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A few years ago, it was a beautiful morning in Indianapolis, sunny and only slightly warm.  I was preparing for my first full day at the Christian Church (DOC) General Assembly across town.  I woke up to a cat on my face (Mr. Blu, Cito’s cat), and got up, got ready and prepared to walk across town to the Convention Center…by way of a coffee shop.

The condo where I was staying was on the upper east side and the Convention Center is in the middle west side, so it was a good walk, but I didn’t need to be there till around 11:00am.  I set my things out to get ready and walk out the door, but before I did I noticed the “rodent traps (sticky)“, purchased for whatever was crawling up the fireplace vent and getting into the wall.  I decided to be a good guy and place the trap under the vent on the fenced in deck.  I carefully removed the sticky trap and carried it outside, through the sliding screen door and the hinged glass & wrought-iron door to the deck.  It was beautiful outside.  I carefully set the trap and weighed it down on one side with a brick, and went back to the door.

The LOCKED door.

 That’s right.  It automatically locked when it shut.  The front door was locked as well.  And there, sitting on the dining table, almost within reach but on the other side of the LOCKED glass door, was my phone…my PHONE (with the key code for the garage…which, of course, I didn’t have memorized.)  And sitting by it, quietly judging me, was Mr. Blu. (I saw him mouth the words, “silly human”).

I was stuck, out of the condo.  No phone.  No keys.  No idea what to do next.

During my first wave of panic (“O crap! O crap! O crap!” is close to what I was thinking), the quiet voice of the Spirit (I know it wasn’t MY OWN VOICE, because I wasn’t thinking THAT clearly) said, “Count your blessings.”


Then I did.

1) I was dressed…a blessing for everyone involved. 

2) It wasn’t night.

3) it wasn’t raining

4) I could walk

5) I DID know where Cito was (with the key code)…and, actually his office was in walking distance.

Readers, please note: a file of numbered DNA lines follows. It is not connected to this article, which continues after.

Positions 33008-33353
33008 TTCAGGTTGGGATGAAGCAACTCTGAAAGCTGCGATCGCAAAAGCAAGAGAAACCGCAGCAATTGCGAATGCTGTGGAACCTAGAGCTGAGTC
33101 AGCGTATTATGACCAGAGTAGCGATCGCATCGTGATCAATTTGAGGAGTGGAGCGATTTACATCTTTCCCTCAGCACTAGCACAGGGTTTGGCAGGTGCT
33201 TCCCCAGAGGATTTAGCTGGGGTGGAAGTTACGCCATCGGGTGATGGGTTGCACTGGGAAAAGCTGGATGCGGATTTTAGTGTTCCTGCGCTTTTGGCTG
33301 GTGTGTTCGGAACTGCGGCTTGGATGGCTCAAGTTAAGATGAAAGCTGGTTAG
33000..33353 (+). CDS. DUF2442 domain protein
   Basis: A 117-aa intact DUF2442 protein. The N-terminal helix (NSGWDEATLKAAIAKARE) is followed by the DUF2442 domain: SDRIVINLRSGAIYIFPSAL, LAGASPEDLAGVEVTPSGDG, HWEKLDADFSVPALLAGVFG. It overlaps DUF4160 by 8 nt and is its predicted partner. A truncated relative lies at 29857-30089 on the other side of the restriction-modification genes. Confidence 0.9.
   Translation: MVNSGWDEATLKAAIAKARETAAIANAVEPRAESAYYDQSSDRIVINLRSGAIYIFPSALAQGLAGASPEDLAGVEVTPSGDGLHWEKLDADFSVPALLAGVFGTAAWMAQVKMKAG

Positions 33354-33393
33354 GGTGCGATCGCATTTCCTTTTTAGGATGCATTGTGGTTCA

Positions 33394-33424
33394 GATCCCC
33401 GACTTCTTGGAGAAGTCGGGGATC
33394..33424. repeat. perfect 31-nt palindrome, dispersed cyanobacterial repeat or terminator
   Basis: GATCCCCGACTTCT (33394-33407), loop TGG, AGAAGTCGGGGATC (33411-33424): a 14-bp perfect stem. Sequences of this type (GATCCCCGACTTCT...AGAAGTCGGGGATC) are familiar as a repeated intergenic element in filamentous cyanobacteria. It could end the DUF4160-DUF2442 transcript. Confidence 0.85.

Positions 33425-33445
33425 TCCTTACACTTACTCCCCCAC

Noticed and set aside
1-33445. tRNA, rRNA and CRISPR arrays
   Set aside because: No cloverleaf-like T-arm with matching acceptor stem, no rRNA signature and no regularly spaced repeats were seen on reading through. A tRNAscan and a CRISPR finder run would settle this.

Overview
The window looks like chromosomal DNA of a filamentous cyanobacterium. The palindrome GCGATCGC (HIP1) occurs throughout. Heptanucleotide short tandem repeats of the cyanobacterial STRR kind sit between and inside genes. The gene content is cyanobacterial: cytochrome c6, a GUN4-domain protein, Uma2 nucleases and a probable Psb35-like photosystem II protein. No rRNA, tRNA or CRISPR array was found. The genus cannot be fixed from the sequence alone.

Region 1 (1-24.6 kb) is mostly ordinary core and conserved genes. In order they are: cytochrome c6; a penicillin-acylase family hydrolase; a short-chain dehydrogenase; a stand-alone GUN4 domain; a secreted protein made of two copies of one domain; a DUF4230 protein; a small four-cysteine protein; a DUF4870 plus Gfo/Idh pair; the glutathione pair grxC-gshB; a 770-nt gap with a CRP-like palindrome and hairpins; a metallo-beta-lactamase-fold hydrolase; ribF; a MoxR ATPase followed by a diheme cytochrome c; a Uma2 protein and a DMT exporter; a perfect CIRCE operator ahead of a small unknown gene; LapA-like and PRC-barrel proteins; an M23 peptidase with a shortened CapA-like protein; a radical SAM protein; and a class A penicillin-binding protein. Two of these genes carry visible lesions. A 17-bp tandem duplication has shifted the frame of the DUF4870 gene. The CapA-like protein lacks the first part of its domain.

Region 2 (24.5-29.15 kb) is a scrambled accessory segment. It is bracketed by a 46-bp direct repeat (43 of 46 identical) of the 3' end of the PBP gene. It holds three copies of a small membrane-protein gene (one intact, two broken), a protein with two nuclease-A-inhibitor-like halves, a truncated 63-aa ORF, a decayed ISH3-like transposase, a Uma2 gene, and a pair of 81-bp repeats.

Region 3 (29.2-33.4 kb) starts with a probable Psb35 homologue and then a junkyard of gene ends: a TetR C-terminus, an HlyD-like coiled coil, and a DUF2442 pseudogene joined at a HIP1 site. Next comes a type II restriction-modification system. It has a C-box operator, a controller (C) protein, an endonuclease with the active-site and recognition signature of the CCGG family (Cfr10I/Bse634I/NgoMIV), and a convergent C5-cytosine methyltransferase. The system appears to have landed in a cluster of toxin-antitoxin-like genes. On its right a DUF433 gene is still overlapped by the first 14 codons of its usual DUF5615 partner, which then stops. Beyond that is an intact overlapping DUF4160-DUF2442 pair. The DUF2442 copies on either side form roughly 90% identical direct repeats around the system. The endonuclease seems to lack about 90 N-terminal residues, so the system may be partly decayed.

I kept counting and felt better.  So I started walking the few blocks to where Cito worked.  After 5 to 10 minutes I arrived at the large building where he worked. I got on the elevator and went up to the floor.  The door opened to a lobby filled with crates and carts…and then it hit me…today was the day his ENTIRE OFFICE WAS MOVING TO ANOTHER BUILDING!

“Count your blessings.”  Whatever.

I went to the main door and there, thankfully, were the lone two employees left.  I introduced myself and they, because of their love for Cito and not their trust of ME, probably…called him at his new desk, he gave me the key code and I happily walked back to the condo.

On my way I came across a younger woman with a backback over her shoulder…she held out a piece of paper as she approached me, and I could see tears in her eyes as she asked, in poor English, if I knew the  address hand-written on the paper.  She was lost and had been wandering around downtown for an hour.

It just so happened that I knew exactly where it was, and we were close enough that I could walk her part of the way.  She was so thankful, I felt like I had just given her a million dollars.

She went happily on her way.  I unlocked the condo, grabbed my stuff and trekked over to the Convention Center, thinking about my morning and what I would have done differently.  Of course, there was nothing I could’ve done.  I wrote it off as a bad start to the day…until I arrived at the Convention and listened to the first scripture read before the meeting:  Esther 4:14 (I’ll let you look it up). 

What I heard the scripture say, was: “Who knows but that you locked yourself out for such a moment as this one, so that you and the lost girl would cross paths.”

Then I realized, once more:

Every moment has its time.
Every person has their place.
Don’t brush aside either,
Or you may also brush aside
God’s wish for you to either
Enjoy or be the miracle.

IN PLAIN ENGLISH: a blog by Pastor Ken Rickett

A BLOG by Pastor Ken Rickett

Let me be blunt. There is a world of difference between our way of life and that of the New Testament. Today we have jet planes that can take us halfway around the globe (12,000 miles) in a few hours but in New Testament times people had to walk everywhere and they were lucky to cover 15 miles a day! Today, our own automobiles can reach speeds of over 100 mph but the fastest vehicle in New Testament times was a horse-drawn chariot! There are just no similarities between the two ways of life! Yet, do we call those days a “simple life.” No! A thousand times no! Life in those days was just as much a struggle as life today. Life was just as unfair then as it is today, but in different ways.

In Luke, Chapter 10, Jesus sent 70 disciples in groups of two people into cities for the purpose of preparing the people to receive Jesus when Jesus came into those cities.

He gave some odd, if not weird instructions, “carry no purse, nor note cards, nor extra shoes, and salute no one. If you enter a house, say ‘peace be unto this house’ and if your peace is rejected then leave that house. Eat and drink what your hosts offer you. Stay there until your work is done and do not go from house to house. Say to the people wherever you go ‘the Kingdom of God is here’. But if you go into a city and they do not welcome you, shake the dust off your feet and move on, but let them know that regardless of the lack of acceptance, that the Kingdom of God will still come.”